The £4.5bn merger of Carlton and Granada is projected to create at least £55m worth of savings by combining the operations of the two ITV companies. However, analysts have said the IT integration could prove to be a challenge.
The merger, which was cleared by the Competition Commission last week, will create one of Europe's largest free-to-air television companies, with more than 50% of the UK's television advertising market.
The projected savings will depend on successfully combining management, marketing, finance production and broadcasting functions and the IT systems that run them, said Adrian Drodz, an analyst at Datamonitor.
"As they have the same parent company, there has to be a certain amount of synergy between the two companies. There will be potential difficulties in aligning the networks and systems. They will have to spend money and take time to ensure the integration is smooth," he said.
The IT integration project has been made easier because the merger has been in the offing for a year, Drodz said.
Charles Allen, chief executive at Granada, confirmed that the integration plan was well advanced, and would lead to a new structure with three divisions; broadcasting, production and news.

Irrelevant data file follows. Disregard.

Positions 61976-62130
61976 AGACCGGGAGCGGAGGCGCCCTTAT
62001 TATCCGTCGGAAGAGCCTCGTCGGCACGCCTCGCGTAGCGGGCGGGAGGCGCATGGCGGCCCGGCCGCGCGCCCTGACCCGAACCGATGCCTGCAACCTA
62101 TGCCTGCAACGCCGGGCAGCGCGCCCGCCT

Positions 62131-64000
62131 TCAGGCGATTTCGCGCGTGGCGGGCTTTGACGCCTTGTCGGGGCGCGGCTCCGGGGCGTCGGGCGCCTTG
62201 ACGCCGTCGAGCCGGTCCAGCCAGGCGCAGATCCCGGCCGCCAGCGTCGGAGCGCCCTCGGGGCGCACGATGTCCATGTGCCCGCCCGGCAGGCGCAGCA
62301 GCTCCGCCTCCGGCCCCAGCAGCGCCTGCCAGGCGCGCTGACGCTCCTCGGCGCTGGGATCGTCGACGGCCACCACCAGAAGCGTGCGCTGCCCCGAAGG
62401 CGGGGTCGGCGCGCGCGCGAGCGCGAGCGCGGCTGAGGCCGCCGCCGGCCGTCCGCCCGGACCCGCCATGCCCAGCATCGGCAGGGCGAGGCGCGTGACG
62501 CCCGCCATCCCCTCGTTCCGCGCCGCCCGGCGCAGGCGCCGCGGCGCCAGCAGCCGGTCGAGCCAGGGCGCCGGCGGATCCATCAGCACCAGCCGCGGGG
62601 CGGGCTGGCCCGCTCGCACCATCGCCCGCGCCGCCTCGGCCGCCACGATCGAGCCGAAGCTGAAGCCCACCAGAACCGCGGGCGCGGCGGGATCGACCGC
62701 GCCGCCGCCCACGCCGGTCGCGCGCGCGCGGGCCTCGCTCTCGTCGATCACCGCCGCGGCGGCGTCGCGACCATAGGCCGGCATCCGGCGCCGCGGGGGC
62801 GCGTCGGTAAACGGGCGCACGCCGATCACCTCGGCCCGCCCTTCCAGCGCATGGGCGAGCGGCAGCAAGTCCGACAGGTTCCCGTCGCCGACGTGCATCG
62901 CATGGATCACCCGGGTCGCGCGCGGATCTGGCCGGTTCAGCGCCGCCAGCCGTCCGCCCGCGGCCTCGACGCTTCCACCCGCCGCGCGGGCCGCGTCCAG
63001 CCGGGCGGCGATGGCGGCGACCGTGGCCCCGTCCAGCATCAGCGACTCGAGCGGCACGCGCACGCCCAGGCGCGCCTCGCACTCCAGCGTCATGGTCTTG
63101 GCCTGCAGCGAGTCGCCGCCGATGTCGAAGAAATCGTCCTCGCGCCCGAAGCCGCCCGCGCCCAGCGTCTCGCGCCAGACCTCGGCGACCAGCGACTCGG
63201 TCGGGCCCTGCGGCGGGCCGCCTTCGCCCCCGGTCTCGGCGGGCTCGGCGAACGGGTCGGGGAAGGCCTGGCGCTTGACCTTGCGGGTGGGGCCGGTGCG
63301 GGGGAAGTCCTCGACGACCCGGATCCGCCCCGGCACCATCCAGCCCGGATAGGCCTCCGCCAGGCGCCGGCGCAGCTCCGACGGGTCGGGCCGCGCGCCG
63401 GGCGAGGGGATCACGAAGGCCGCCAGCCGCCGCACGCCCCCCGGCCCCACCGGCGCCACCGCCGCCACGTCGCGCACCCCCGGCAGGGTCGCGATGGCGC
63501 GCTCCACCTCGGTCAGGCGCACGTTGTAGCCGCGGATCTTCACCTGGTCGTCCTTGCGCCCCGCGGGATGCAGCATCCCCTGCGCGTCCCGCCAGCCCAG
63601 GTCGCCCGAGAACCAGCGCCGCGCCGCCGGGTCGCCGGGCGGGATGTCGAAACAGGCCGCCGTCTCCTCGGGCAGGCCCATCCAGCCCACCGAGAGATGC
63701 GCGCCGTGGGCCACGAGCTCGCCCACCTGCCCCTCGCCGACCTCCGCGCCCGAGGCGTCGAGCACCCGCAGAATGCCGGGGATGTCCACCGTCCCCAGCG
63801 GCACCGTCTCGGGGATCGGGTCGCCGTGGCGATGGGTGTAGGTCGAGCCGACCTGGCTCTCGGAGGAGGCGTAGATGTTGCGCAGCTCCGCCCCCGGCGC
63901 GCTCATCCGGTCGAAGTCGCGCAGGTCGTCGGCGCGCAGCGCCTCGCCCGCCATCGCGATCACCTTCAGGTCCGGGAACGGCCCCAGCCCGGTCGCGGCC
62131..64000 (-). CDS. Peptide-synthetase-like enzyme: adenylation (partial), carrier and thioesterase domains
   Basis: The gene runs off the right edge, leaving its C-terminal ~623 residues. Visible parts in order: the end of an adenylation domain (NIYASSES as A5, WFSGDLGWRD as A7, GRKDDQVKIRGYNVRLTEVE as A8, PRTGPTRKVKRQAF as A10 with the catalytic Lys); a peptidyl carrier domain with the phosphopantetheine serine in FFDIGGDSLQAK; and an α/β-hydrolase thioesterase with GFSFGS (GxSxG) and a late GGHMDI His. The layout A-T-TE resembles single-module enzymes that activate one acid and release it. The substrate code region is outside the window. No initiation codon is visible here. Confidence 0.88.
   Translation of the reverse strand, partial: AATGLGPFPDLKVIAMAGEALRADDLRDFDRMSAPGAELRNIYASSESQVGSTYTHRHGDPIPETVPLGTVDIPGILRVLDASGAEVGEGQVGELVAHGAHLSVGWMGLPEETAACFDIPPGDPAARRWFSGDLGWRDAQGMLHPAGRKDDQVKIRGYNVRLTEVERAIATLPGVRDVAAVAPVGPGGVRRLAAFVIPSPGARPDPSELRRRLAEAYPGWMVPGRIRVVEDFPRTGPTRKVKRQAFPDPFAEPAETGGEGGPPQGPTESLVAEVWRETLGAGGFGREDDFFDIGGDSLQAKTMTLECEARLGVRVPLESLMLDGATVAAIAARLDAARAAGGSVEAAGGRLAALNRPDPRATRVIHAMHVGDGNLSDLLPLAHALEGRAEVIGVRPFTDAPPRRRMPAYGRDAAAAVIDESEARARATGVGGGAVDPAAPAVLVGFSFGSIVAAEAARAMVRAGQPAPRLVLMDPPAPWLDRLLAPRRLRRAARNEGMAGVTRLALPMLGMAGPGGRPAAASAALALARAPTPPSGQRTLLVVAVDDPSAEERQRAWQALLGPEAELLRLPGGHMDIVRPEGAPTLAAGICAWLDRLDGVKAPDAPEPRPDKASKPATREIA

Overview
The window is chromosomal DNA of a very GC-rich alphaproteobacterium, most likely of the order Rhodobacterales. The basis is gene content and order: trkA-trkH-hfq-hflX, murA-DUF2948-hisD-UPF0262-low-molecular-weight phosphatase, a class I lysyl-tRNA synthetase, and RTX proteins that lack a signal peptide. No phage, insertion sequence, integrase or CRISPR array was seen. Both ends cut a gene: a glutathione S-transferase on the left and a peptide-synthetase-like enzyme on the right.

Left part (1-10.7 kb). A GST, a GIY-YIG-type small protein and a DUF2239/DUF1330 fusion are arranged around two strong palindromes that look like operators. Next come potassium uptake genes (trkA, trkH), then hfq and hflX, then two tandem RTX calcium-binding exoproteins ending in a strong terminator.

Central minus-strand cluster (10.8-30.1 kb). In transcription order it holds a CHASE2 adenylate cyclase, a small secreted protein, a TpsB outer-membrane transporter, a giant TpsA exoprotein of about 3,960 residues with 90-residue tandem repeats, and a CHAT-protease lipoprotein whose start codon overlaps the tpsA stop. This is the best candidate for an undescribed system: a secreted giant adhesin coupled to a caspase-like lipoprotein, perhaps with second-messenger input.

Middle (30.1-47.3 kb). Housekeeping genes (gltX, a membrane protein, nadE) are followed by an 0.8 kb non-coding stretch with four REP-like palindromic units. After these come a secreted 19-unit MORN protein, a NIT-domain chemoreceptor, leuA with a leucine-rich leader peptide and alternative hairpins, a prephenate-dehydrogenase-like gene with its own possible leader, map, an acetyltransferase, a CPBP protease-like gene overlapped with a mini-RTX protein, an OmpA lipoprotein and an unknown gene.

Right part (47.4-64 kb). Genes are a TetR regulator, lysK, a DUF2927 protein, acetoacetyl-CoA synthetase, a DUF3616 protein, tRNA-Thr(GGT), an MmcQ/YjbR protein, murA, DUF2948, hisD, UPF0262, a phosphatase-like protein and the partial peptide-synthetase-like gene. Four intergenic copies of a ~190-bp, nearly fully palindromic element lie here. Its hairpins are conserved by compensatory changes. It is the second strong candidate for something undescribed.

Earlier this year, Computer Weekly revealed that the BBC was planning to spend £1.3bn on IT in the next seven years to revolutionise the way it makes television and radio programmes.
All broadcasters will need to invest heavily in storage and management systems to help them manage content, said Tony Hart, managing analyst at Datamonitor.
"There has been an explosion in content, from the programmes that are made to the research and information that supports them. It will become critical for broadcasters to adopt an intelligent storage mechanism supported by a solid management solution."